Friday, June 3, 2011

Disassemble Reassemble

In light of recent PCB manufacturing explorations, I have decided to go into business! Well on a very small scale :) Check out my new online store. Below are some pictures of what's currently in stock.

Monday, May 30, 2011

My First PCB Design (Part 2)

Well if you read my last post, you will know that I have been waiting for my first ever PCB design to arrive in the post. Well it finally came! exactly 10 working days from the time of order. Overall, I'd say the result looks pretty good! I haven't soldered one up yet. But when I do, I will do a video. The encoder fits perfectly, the only thing I might have done differently is give more space around the mount holes for extra strength. Please leave a comment if you would like to purchase one of these. They are designed to fit this rotary encoder from Spark Fun Electronics. If there is enough interest I will look into a simple way to sell and distribute online. Next stop, Arduino Shields!

If you want to make your own, check out the prototyping service at this link.


Wednesday, May 11, 2011

My First PCB Design (Part 1)

I've been playing around with a rotary encoder I bought from sparkfun.The pins wouldn't fit in a breadboard and I got sick of spaghetti wires everywhere.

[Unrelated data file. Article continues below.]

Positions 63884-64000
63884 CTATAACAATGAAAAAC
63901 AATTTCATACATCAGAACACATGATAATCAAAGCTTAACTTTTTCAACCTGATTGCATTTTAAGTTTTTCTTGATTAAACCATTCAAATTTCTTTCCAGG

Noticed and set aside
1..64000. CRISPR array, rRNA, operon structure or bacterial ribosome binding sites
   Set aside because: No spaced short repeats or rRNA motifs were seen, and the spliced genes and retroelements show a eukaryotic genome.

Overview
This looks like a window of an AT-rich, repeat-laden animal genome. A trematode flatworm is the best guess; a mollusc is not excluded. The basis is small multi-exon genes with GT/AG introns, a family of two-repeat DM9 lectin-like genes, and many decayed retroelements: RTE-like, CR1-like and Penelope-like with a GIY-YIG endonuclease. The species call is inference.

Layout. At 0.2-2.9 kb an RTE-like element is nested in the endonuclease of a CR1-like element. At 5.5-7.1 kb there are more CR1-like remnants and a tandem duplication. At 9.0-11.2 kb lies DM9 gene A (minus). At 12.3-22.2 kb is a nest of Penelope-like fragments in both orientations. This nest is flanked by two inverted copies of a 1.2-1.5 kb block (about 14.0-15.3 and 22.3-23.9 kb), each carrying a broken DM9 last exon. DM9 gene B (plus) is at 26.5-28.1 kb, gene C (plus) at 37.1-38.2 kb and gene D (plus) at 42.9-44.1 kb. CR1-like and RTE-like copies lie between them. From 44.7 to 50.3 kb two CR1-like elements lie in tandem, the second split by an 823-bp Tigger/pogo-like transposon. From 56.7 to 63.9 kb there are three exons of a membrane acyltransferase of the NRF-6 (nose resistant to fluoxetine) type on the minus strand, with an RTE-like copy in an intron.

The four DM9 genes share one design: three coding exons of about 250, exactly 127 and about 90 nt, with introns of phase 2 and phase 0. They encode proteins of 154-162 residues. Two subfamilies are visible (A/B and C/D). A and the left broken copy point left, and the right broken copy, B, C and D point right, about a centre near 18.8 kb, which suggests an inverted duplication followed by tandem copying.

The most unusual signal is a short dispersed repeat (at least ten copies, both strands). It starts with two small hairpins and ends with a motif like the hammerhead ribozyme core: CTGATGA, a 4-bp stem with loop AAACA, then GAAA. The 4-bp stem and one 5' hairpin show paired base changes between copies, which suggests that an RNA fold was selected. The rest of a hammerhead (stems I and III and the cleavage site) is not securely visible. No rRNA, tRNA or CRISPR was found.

So I asked my local hacker space about PCB etching. I decided to give Iron On Transparency Sheets a go. But I got half way through buying the bit's I needed and then came across this site. I'd already done some Eagle Cad Tutorials to create my circuit for the Iron On sheets. So I looked at how cheap I could do a PCB run with the design I already had. It turns out Very Cheap! About $14 AUS for 10 pcs including shipping. I literally can't make them myself for that much so I thought why not give it ago!?

This is my first design.

The boards should arrive in a couple of days. I'll do another post when they arrive.

Here's a link to Part 2 of this post.


Tuesday, May 10, 2011

makerslide open source linear bearing system

I'm gonna pledge some money to this. Just the thing I'm looking for at the right price.

Friday, March 25, 2011

Houdini Controlling Servos!

Who needs Maya when you have Houdini!

I've been wanting to do this for ages but not knowing houdini's api has blocked me. Thanks Alvin for this awesome video! If it works with houdini apprentice, I will be very excited!

Saturday, February 19, 2011

Timelapse Calculator for iPhone

Well actually it's called Timelapse Helper. Thanks Simon Loffer for his slick, and much more portable take on the Original Timelapse Calculator. Follow this link to download the iPhone app. I hear Simon is keen to do an Android version soon too. Man, I love open source!

Saturday, January 22, 2011

Adelaide Hackers Soldering up a Storm!

Hackerspace Adelaide volunteers gave up their time today to solder up POV kits for the kids who visited the science pavilion at the Adelaide Tour Down Under. Those who brought their bikes were lucky enough to take one of these kits home!